Circulating Dendritic Cells from Celiac Disease Patients Display a Gut-Homing Profile and are Differentially Modulated by Different Gliadin-Derived Peptides.Mol Nutr Food Res 2020; :e1900989MN
Circulating dendritic cell (DC) and monocyte subsets contribute to the pool of intestinal DC and macrophages in celiac disease (CeD), an autoimmune gut disorder triggered by dietary gluten. Here, this study aims to characterize these circulating subsets in CeD and assess the effect of different gliadin-derived peptides on conventional DC (cDC).
METHODS AND RESULTS
Flow cytometry profiling of peripheral blood mononuclear cells reveals a slight decrease in the proportion of plasmacytoid and type 1 cDC in gluten-free diet (GFD)-treated CeD patients. In comparison to healthy donors, DC and monocyte subsets from active and GFD-treated CeD patients display an increased gut-homing profile. Type 2 cDC (cDC2) are sorted and stimulated with the gliadin-derived peptides 8-mer, 19-mer, and 33-mer. All peptides induce cDC2 maturation, although the profile is different. While peptide 8-mer induces a Th1/Th17 pro-inflammatory cytokine profile in active CeD patients, cDC2 primed with peptide 33-mer displays a higher capacity to promote gut-homing CCR9+ expression onto autologous T-cells.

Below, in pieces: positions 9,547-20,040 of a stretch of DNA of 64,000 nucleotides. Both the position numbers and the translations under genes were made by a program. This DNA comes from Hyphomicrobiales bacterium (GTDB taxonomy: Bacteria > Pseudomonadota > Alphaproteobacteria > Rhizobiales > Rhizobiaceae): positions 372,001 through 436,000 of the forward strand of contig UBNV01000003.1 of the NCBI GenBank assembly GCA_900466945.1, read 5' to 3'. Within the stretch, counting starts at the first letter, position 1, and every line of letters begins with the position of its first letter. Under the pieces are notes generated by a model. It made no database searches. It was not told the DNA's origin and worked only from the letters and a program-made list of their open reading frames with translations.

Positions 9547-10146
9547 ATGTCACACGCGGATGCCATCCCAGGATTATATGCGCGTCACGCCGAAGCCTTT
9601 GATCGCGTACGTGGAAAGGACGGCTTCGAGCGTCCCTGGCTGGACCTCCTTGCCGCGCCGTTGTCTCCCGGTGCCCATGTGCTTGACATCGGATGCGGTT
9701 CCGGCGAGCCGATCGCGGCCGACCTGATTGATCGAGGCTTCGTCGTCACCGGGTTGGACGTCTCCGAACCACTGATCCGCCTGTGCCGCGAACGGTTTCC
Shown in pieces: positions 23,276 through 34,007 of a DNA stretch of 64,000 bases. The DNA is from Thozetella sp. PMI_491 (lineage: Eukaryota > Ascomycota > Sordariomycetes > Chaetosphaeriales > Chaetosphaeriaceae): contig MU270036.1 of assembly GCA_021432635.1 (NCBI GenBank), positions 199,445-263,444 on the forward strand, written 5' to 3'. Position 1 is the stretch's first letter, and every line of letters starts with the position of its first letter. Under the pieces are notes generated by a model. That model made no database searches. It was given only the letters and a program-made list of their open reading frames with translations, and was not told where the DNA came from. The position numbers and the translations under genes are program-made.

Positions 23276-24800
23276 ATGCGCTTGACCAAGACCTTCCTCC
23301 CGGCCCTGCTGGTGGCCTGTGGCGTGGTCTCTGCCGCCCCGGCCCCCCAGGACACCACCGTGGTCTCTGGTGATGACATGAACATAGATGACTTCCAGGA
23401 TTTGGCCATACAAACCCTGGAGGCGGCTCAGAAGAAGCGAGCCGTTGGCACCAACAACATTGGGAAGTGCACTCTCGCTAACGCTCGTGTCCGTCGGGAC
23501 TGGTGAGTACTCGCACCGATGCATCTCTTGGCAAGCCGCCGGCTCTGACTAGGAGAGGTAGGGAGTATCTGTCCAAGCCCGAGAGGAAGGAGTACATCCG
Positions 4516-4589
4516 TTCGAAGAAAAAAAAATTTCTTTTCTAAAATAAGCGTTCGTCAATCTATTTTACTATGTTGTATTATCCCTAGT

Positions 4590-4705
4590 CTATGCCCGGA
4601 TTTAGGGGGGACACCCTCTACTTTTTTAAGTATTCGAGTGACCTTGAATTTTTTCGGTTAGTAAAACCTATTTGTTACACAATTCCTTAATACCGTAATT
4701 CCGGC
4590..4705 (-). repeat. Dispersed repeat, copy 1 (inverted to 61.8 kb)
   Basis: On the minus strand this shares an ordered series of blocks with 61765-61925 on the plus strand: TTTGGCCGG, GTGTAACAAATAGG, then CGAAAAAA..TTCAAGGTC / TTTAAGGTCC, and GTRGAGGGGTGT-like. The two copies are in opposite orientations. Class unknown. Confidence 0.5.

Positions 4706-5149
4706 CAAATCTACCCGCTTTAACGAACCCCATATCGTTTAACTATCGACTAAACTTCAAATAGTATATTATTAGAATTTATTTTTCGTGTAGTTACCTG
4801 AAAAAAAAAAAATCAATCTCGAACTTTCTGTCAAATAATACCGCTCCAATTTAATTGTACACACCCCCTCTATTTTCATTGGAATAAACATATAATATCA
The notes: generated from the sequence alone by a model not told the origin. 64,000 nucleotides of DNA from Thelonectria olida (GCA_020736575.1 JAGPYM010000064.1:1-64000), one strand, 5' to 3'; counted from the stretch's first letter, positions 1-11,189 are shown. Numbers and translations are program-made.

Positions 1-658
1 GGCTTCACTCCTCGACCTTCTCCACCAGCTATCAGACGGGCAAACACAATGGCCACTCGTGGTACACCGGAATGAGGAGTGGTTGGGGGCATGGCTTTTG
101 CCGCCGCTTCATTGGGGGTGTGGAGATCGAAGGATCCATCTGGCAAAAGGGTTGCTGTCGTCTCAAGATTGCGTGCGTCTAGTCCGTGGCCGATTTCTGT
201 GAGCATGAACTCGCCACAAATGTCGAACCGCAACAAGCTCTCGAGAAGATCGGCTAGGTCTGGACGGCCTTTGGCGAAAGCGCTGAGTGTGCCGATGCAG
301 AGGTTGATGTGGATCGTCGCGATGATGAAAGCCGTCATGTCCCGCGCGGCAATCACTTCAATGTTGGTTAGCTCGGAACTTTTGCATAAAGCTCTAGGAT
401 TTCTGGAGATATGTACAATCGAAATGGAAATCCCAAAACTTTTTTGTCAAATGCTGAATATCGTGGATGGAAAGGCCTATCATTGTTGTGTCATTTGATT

Distinct gliadin-derived peptides elicit different effects on cDC2 phenotype and function. This effect is compatible with a model where diverse gliadin peptides may cooperate to promote full cDC2 activation and the subsequent T-cell response in genetically predisposed individuals.